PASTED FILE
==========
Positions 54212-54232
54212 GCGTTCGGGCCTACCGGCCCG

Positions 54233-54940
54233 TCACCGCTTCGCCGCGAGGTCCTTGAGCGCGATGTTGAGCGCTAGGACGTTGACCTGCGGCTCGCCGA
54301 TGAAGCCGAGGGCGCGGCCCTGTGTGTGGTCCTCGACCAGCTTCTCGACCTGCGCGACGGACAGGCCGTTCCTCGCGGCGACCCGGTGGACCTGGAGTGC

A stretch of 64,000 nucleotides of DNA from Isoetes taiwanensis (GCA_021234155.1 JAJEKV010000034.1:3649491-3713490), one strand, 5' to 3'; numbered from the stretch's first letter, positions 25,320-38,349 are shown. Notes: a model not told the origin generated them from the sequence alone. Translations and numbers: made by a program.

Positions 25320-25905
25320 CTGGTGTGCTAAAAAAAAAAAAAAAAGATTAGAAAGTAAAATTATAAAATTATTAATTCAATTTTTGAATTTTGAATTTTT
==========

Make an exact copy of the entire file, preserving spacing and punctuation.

Positions 54212-54232
54212 GCGTTCGGGCCTACCGGCCCG

Positions 54233-54940
54233 TCACCGCTTCGCCGCGAGGTCCTTGAGCGCGATGTTGAGCGCTAGGACGTTGACCTGCGGCTCGCCGA
54301 TGAAGCCGAGGGCGCGGCCCTGTGTGTGGTCCTCGACCAGCTTCTCGACCTGCGCGACGGACAGGCCGTTCCTCGCGGCGACCCGGTGGACCTGGAGTGC

A stretch of 64,000 nucleotides of DNA from Isoetes taiwanensis (GCA_021234155.1 JAJEKV010000034.1:3649491-3713490), one strand, 5' to 3'; numbered from the stretch's first letter, positions 25,320-38,349 are shown. Notes: a model not told the origin generated them from the sequence alone. Translations and numbers: made by a program.

Positions 25320-25905
25320 CTGGTGTGCTAAAAAAAAAAAAAAAAGATTAGAAAGTAAAATTATAAAATTATTAATTCAATTTTTGAATTTTGAATTTTT